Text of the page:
This provocative poster was designed in 1997, one year after the US Congress passed the Defense of Marriage Act. Known simply as “DOMA,” the Act barred same-sex married couples from being recognized by federal law. The poster is the work of Dyke Action Machine!, a New York activist duo consisting of photographer Sue Schaffner and painter/graphic designer Carrie Moyer. Dyke Action Machine! created a number of culture-jamming posters like this one (a few of which are in the Cooper Hewitt collection).
Dyke Action Machine! was born out of the radical, anti-assimilationist milieu that reclaimed the word “queer” in late 80s/early 90s New York. The collaboration began as an offshoot of the activist organization Queer Nation and later evolved into a stand-alone agitprop duo. Dyke Action Machine!’s posters, pamphlets, and other works appropriated the visual language of corporate advertising to expose, parody, and question conspicuous consumption and mass conformity.
While mainstream gay rights orgs like HRC (Human Rights Campaign) are concerned with challenging the definition of marriage as a covenant between a man and a woman, Dyke Action Machine! aimed to protest the practice of marriage in general. Using imagery of a blender and other housewares as symbols of consumerism, the poster expresses discontent with the complacency of traditional marriage (“being boring”). The poster implies that marriage is less a covenant between two individuals than it is a stultifying union between a given couple and a web of oppressive social norms.
With its pert, subversive tactics, Dyke Action Machine! is a predecessor to a handful of newer collectives whose work critiques corporate culture by emulating its forms (the PDF, the brochure, the shareholders’ report, etc).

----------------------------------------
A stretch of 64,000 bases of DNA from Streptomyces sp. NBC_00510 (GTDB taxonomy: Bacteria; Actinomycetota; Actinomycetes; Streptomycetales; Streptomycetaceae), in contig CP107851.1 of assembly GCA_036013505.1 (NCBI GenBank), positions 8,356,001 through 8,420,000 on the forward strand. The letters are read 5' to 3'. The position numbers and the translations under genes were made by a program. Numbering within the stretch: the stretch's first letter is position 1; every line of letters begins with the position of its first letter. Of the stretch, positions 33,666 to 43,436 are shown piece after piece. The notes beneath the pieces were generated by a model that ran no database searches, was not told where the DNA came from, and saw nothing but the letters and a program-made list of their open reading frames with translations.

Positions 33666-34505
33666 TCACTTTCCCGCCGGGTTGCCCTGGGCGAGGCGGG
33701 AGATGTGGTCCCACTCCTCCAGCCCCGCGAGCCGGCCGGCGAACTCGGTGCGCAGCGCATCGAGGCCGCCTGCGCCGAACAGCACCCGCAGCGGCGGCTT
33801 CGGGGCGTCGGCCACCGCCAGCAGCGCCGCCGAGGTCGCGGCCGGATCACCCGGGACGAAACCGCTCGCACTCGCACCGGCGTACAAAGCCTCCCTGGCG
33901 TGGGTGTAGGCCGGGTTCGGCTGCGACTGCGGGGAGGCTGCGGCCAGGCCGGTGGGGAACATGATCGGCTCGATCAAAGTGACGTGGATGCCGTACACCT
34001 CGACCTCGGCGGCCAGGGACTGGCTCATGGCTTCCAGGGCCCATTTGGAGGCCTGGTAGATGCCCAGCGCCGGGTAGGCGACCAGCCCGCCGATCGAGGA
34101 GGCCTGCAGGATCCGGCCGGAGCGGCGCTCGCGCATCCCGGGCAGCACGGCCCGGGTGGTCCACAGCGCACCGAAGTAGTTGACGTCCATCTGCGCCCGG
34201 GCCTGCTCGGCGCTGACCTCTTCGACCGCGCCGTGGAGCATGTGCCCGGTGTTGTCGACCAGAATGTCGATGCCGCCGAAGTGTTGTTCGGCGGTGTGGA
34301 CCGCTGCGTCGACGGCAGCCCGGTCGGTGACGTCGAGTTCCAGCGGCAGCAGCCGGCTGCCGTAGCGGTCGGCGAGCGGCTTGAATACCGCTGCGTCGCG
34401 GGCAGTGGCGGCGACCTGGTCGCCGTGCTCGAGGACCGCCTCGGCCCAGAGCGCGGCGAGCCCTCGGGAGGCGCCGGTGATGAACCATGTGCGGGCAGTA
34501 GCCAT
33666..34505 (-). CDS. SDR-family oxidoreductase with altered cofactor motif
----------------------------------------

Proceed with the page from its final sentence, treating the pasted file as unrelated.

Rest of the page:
For example, K-Hole is an increasingly well-known group of eclectic creatives who produce and freely distribute “trend forecasts,” like an elite brand strategist unhinged from any client. Their slick PDF reports coolly expound ridiculous-sounding concepts like “Illegible Chaos,” “fragmoretation,” and Normcore as they relate to seemingly inexplicable fads, like wedge sneakers.
Metahaven is a group of Dutch designers whose work also emulates the output and accoutrements of big brands. Metahaven’s parodic installation “FaceState” warned of a Fahrenheit 451-like surveillance state in which a fictional social network actually displaces government. This dystopic shift is enabled, of course, by chipper consent from a camera-toting citizenry to ever-encroaching Terms & Conditions. (FaceState was exhibited in Graphic Design—Now in Production, a survey of graphic design co-produced by Cooper Hewitt and the Walker Art Center in 2011. Here’s a clip of our curator Ellen Lupton speaking about the piece.)
If you are interested in learning more about radical queer oppositions to the institution of marriage, you may enjoy Against Equality, a collection of texts edited by Ryan Conrad.
Katie Shelly is Media Technologist in Cooper Hewitt’s Digital and Emerging Media department.
“Carrie Moyer,” Wikipedia, last modified February 3 2014, http://en.wikipedia.org/wiki/Carrie_Moyer
Phong Bui, “In Conversation: Carrie Moyer with Phong Bui,” The Brooklyn Rail, September 5, 2011. http://brooklynrail.org/2011/09/art/carrie-moyer-with-phong-bui